Who Are We?
Wesleyan Students for Disability Rights is a student group committed to promoting awareness of disability issues on campus, and to work
towards the acceptance and inclusion of people of all abilities and
disabilities at Wesleyan and in the wider world. We were founded in the fall of 2008.
In spring 2013, our weekly meetings are on Tuesday at 6 pm in Allbritton 004 (222 Church St., Middletown, CT).
Ok, that's great, so what do we actually do?
In 2009-2010, we created a "Statement of Needs and Goals" (see link at left) that addresses the changes we feel are needed at Wesleyan University to create a culture of accessibility. We've been working with faculty, administrators, staff, and students to make these changes happen.
We also advocate for the advancement of Disability Studies as an academic discipline at Wesleyan. In 2011, Disability Studies became a Wesleyan Course Cluster
We also hold a number of events for the student body, such as:
Want to learn more?
- Campus Activism
- Medical leave policy at Wesleyan
- Bike storage accessibility with tickets for inappropriately locked bikes
- Residential life and library policies relating to accommodations and accessible spaces
- Petitioning of student government for a quiet, low-sensory eating space
- Movie screenings
- "Self Notary Public" Christine Sun Kim, Deaf sound artist and composer (Spring 2013)
- "The Sense of Sensitivity" April Scheller, Mad Pride activist and Middletown resident (Spring 2012)
- "TV for the Blind: An Improbable Legislative Story" Laurie Everett, Co-Founder and Director of Descriptive Video Service (DVS) (Spring 2012)
- "The Autism Culture War: Dueling Narratives About Autism in American Public Life." Ari Ne'eman, president of the Autistic Self Advocacy Network (Fall 2011)
- "Moving Beyond Pity and Inspiration: Disability as a Social Justice Issue." Eli Clare, scholar/activist and author of Exile and Pride: Queerness, Disability and Liberation and The Marrow's Telling. This workshop took place in conjunction with a Feminist, Gender, and Sexuality Studies symposium entitled "Embattled Bodies: Feminist Disability Studies," featuring Eli Clare and Nirmala Erevelles. (Fall 2010)
- "Drug Policy and Disability Rights." Jesse Stout, drug policy reform activist and founder of the Rhode Island Patient Advocacy Network (Fall 2010)
- "Disability Law." Ted Kennedy Jr., disability rights lawyer and advocate (Spring 2010)
- "Neurodiversity: The Idea, the Movement, and You." Ari Ne'eman, president of the Autistic Self Advocacy Network (Fall 2009)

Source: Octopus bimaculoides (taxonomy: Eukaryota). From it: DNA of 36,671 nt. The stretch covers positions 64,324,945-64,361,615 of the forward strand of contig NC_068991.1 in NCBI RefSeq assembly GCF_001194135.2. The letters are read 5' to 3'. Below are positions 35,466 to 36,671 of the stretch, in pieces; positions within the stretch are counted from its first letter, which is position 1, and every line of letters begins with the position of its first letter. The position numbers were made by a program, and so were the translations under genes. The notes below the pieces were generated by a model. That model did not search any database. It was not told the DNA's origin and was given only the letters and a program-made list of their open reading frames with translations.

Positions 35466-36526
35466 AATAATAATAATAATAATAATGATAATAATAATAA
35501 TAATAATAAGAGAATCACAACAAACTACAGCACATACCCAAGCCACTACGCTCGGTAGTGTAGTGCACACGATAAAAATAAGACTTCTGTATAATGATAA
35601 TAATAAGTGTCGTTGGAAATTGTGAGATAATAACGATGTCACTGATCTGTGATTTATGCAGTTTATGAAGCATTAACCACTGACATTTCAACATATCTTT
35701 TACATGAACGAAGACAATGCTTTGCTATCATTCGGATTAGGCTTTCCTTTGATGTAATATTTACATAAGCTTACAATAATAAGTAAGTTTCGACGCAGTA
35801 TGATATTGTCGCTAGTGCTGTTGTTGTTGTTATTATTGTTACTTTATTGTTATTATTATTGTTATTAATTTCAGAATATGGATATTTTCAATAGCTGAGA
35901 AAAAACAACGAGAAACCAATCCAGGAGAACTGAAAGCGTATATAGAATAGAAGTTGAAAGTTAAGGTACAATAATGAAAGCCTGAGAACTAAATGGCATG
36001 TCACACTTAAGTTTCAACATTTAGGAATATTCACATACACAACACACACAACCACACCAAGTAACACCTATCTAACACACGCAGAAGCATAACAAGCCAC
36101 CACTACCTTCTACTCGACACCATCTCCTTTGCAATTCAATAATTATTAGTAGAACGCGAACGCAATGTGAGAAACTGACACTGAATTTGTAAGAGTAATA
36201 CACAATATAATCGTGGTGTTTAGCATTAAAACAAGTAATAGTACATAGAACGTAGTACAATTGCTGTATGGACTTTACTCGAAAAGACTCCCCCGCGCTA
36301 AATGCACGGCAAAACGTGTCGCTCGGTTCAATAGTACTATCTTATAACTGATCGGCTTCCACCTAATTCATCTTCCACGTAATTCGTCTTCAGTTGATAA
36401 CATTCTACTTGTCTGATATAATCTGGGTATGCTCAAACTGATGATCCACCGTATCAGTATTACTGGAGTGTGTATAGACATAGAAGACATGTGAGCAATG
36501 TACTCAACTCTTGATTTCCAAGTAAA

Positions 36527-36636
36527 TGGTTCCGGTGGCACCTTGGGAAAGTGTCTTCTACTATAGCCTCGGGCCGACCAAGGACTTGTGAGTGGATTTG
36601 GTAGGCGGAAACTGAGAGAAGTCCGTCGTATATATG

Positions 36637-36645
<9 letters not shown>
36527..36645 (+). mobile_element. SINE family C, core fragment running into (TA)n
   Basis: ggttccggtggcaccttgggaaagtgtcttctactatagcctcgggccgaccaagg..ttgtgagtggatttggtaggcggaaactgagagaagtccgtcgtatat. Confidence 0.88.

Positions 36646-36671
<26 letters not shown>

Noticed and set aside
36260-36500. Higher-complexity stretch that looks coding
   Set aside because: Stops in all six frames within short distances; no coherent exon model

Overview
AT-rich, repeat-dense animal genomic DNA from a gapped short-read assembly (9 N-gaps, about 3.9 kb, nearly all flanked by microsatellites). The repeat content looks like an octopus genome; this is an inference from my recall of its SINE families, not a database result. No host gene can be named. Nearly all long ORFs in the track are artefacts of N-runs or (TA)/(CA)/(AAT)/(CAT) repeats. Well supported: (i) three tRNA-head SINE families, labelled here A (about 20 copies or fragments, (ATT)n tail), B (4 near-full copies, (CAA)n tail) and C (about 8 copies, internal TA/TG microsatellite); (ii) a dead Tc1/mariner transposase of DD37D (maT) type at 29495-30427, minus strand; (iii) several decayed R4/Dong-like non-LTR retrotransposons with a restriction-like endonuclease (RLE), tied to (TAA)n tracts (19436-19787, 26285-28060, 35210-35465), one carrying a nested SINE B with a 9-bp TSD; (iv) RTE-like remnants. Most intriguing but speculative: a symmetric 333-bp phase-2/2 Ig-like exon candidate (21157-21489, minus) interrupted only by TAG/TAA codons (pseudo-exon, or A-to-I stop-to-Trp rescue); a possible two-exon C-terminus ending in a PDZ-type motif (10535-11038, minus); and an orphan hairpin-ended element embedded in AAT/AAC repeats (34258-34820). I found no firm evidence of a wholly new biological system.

- "Disability Rights and Employment." Melissa Marshall, Executive Director, Advocacy Unlimited, Inc., and ADA/disability awareness trainer. (Spring 2009)
- Student-Led Workshops
- "Disabling Language: An Open Discussion on Disabilities at Wes." Part of Wesleyan's New Student Orientation, this workshop engaged participants in a lively conversation about
the politics, history, and controversies surrounding language used to
talk about disabilities and people with disabilities. (Fall 2010, 2011)
- "Radical Accessibility." Session in Wesleyan's Social Justice Leadership Conference, Spring 2009, 2010, 2011, and 2012.
- Opening Meetings for students and faculty/staff (Spring 2012)
- Led workshops for Residential Life staff about making Wesleyan accessible for residents and being aware of ableism on campus
- Vigil for Disabled People Murdered by Family/Caregivers (Spring 2012)
- Weekly social gatherings for students with disabilities.
Great! We meet once a week where we usually plan our events (and sometimes even eat!). Newcomers are always welcome! For more information or with any questions, contact us at email@example.com. Or join our listserv by sending an email to lyris (at) lyris.wesleyan.edu, with a blank subject and the body text "subsribe wsdr
I'm a Wes student or prospective student, and I have a disability (or I think I might)! What do I do?
Awesome, welcome! For accommodations in the classroom and help dealing with professors, a great place to start is with Dean Scott Backer, the interim administrator for services with students with disabilities. Take a look at this page: Student Guide to Disability Services.
We in WSDR are also always excited to talk to other disabled folks! We have weekly social/supportive gatherings for students with disabilities, weekly working meetings to change things on campus, and members who would be happy to talk to you one-on-one about whatever is on your mind. For more info or to get in touch with us, contact Oriana Ott at firstname.lastname@example.org.